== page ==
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Irena

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About Irena

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  1. I'm not going to argue on this point. I never had a cat before and a thought of starting with a kitten sounded less intimidating. I did approach rescues, but unfortunately the moment you tell them that you'd prefer a kitten to be mainly indoors (and let's not go into the whole indoor vs outdoor thing), it becomes difficult, no matter how many fancy shelves etc you install or how many hours of playtime you can provide to enrich their environment. So believe me, it wasn't a spur of the moment decision Anyhow, I rather agree with what you said and would probably try to do things differently in hindsight.
  2. Admittedly I could just decide the whole thing is not worth the hassle and write it off as lesson learnt But I wanted to explore my options
  3. £105 insurance excess. Citizen's Advice told me that I could argue that tier 1 remedies would be a major inconvenience (repair/replace) and that I could argue for tier 2 remedies, one of which means that you can keep the product but get a discount on the purchase price.
  4. If I just go with purchase price discount + insurance excess, that will be about £1k (if this is not what you meant, let me know)
  5. I thought the Sale of Goods Act was replaced by Consumer Rights Act? Also, can you elaborate re: "the usual rules of contract"? I have a contract with the seller but it includes terms which are limiting my rights under CRA especially around some of the things we've been talking about, so presumably it wouldn't hold up.
  6. Thanks @dx100uk - are you able to link details on this? If I just go with purchase price discount + insurance excess, that will be under £1k If I go with the above + vet fees that would be probably about £4k if not slightly more (they can't make me claim on insurance I think), but most likely under £5k Any other thoughts of wisdom / what to look out for etc would be also very much welcome!
  7. I mean, what's the worst that can happen? (and that's a genuine question - what's the worst that can happen?) Also, if anyone has any other thoughts, please share!
  8. Well, to be honest, if they're able to show clear titre tests, I'll hold my hands up and be glad that (hopefully) no one else will have to go through the same nightmare as I did
  9. Still (and someone please correct me if my reasoning is wrong) under CRA if I buy said "fridge", it works fine for 10 weeks (is healthy) and then stops working (gets sick), the fault would be presumed to be preexisting and the seller would have to prove otherwise
  10. Sorry, I meant that filing a complaint for sale too young isn't a problem. The kitten was actually sold on the day of the second vaccination.
  11. Sale too young is not a problem, but I think that for sale of a sick kitten they might want a post-mortem (?) which hopefully I won't be able to do. The kitten is doing well so far on the experimental (although unlicensed) meds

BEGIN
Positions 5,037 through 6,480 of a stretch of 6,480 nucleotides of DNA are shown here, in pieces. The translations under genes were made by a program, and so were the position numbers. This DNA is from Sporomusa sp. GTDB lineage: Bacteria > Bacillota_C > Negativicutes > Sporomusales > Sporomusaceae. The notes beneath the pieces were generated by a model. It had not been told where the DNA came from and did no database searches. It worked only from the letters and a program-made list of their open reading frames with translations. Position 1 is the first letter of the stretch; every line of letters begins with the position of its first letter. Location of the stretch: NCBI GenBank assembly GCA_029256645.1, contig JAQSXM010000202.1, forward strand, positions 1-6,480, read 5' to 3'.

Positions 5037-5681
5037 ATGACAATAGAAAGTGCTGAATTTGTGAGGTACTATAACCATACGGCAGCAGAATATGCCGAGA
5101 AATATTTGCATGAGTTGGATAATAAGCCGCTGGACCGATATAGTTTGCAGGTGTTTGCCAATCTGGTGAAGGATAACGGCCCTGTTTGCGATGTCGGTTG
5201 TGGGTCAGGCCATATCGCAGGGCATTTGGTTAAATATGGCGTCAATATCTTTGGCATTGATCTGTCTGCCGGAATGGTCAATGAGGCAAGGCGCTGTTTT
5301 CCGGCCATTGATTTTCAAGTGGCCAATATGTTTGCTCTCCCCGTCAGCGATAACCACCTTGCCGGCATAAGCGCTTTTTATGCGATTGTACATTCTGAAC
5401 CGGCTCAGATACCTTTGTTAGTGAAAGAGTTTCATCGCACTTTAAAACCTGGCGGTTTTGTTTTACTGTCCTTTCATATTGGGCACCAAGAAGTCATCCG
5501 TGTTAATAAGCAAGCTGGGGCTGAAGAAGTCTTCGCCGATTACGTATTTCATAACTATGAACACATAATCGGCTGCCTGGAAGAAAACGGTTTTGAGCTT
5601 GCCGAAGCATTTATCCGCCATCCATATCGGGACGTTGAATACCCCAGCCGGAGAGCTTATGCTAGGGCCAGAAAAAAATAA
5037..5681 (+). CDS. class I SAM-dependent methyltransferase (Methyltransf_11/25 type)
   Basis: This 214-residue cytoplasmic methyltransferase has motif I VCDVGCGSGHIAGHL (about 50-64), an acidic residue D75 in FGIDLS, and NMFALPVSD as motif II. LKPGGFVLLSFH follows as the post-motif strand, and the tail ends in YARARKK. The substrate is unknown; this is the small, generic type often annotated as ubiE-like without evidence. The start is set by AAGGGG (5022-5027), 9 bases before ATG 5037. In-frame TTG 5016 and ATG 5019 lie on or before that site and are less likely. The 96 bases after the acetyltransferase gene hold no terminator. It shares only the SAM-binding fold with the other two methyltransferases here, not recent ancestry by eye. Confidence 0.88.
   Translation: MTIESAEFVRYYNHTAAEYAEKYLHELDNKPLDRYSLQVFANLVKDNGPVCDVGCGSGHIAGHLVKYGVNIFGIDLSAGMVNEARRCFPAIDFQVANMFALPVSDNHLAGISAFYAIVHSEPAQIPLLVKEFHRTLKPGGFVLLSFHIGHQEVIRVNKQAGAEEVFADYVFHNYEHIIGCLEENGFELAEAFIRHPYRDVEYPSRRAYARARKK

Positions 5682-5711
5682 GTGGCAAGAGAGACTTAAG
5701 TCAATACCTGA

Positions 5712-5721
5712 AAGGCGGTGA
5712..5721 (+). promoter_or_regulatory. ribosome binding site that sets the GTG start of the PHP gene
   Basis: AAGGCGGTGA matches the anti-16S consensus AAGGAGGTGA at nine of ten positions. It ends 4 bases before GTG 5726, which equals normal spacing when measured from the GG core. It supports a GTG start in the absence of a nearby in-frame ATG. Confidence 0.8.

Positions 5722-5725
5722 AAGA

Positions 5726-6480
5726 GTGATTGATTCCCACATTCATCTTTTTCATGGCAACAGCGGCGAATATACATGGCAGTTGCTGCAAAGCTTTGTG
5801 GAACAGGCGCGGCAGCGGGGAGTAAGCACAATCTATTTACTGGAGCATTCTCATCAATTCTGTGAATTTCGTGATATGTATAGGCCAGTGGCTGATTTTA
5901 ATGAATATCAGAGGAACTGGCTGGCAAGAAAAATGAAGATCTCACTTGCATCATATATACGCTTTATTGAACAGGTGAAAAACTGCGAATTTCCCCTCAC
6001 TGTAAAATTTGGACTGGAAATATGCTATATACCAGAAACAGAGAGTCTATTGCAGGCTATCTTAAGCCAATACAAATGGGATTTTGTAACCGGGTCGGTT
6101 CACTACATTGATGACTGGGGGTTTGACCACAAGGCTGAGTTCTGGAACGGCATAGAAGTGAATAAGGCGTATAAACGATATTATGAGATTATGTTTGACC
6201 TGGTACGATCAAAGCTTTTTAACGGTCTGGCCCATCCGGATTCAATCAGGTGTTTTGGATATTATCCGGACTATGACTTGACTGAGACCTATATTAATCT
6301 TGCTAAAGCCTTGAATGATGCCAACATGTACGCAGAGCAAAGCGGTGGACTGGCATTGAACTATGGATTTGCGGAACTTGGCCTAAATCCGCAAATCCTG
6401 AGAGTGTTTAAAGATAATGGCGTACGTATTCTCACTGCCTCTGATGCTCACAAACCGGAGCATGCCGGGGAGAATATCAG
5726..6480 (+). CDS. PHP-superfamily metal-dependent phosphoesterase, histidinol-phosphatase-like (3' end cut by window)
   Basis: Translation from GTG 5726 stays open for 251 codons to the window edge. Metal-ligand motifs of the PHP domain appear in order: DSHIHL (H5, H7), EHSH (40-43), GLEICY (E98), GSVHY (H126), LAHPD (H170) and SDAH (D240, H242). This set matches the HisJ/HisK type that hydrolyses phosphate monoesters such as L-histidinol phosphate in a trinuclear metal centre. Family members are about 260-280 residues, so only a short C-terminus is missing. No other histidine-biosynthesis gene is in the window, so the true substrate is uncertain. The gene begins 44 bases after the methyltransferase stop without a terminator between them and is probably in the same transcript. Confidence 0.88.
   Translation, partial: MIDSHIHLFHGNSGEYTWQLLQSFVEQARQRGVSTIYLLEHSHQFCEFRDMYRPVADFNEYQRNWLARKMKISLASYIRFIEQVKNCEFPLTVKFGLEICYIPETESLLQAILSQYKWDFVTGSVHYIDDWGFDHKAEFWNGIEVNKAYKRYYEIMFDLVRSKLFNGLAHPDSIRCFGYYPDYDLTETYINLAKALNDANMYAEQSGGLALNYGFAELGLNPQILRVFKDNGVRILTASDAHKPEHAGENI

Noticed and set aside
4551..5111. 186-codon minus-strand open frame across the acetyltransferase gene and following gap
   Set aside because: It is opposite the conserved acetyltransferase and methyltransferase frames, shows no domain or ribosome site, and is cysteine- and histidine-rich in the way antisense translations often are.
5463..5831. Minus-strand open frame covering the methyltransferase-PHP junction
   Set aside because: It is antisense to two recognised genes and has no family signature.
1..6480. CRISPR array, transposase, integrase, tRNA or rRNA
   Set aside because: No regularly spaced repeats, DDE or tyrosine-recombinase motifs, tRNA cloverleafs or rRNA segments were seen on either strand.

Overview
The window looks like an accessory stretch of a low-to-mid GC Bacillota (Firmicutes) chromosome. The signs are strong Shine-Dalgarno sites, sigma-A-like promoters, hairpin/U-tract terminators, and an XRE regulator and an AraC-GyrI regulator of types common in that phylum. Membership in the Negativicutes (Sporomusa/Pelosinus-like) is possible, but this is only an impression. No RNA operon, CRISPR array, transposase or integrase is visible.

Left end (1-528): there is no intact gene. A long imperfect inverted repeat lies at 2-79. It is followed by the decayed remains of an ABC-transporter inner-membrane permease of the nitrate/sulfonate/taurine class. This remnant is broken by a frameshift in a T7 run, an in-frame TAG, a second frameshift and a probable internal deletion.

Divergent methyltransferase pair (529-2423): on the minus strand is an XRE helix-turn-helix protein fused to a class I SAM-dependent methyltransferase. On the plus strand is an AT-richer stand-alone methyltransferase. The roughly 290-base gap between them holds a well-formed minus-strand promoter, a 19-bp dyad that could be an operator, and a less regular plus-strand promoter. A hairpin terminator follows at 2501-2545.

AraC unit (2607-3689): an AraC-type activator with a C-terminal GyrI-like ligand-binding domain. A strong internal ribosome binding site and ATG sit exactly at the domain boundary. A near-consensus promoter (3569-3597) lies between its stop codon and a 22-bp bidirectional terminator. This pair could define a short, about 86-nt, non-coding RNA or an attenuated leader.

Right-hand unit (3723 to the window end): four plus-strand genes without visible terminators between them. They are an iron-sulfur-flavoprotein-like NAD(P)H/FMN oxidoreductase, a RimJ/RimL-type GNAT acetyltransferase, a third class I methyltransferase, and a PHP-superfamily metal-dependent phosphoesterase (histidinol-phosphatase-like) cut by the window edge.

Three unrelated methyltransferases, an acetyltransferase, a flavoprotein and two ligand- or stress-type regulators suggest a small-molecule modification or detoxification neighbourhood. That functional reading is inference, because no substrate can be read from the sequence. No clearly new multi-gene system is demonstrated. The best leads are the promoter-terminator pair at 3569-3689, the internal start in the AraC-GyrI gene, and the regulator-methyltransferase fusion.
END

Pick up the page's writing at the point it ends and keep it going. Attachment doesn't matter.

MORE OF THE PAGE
12. And this is exactly what I wanted! I want to make sure that if I do take action (and I'm still not sure), what I'm saying actually makes sense. The kitten was 12 weeks but that's something that GCCF will hear about in a separate complaint, just need to get the paperwork together and send it off. Re: "You don't get to keep the goods and get your money back though", it looks like it is a second tier remedy (Keep the goods and get a reduction in price), for example looking at the flow chart on p. 31 here: https://www.businesscompanion.info/sites/default/files/CRA-Goods-Guidance-for-Business-Sep-2015.pdf So I think I could argue that 1st tier remedies at this point would be a major inconvenience and go to 2nd tier remedies instead.
  13. Yes, registered with GCCF. They were recommended by so many people, I probably ignored some of the red flags, including the insurance piece. Hindsight is a great thing.
  14. @honeybee13 - yes, I read that and the seller follows a couple of those recommendations, but not all. The file feels a bit outdated too because it's talking about SGA instead of CRA, and there are a few things around liability that don't sound right to me. @dx100uk Well, even in those circumstances, I guess I could still just go back to basics and argue quality (I'd expect better quality of item X considering the money I paid)? Without necessarily claiming for vet costs. @hightail Diagnosed about 8-10 weeks after purchase (I'd need to count exactly). Didn't come with insurance, but I bought it. Ideally I'd want to claim for at least a discount in purchase price + excess, as repair/replacement would be a major inconvenience (that was the advice from Citizen's Advice). Re: the fact that they couldn't have known, I think that by that logic any trader could get away with selling any faulty goods because "how could they know that this fridge was going to break a few weeks after purchase?"
  15. Thanks @dx100uk Could someone argue that (and I'm going to use an actual good because it's easier to imagine) say I bought a new boiler and it broke down over Christmas. I then contact the seller saying "the boiler is broken, I'm getting it fixed because it's cold and I need it fixed asap" and use my insurance, and then ask the seller for a discount (which is, admittedly, lower than the cost of fixing the item). Could they argue that I should've given them a chance at repair, it was my choice that I fixed it at my own expense, and as such I don't have any further rights? Obviously it was different with a living animal that would be gone within (literally) a couple of days if I didn't start treatment, so I'll never regret going down that route.
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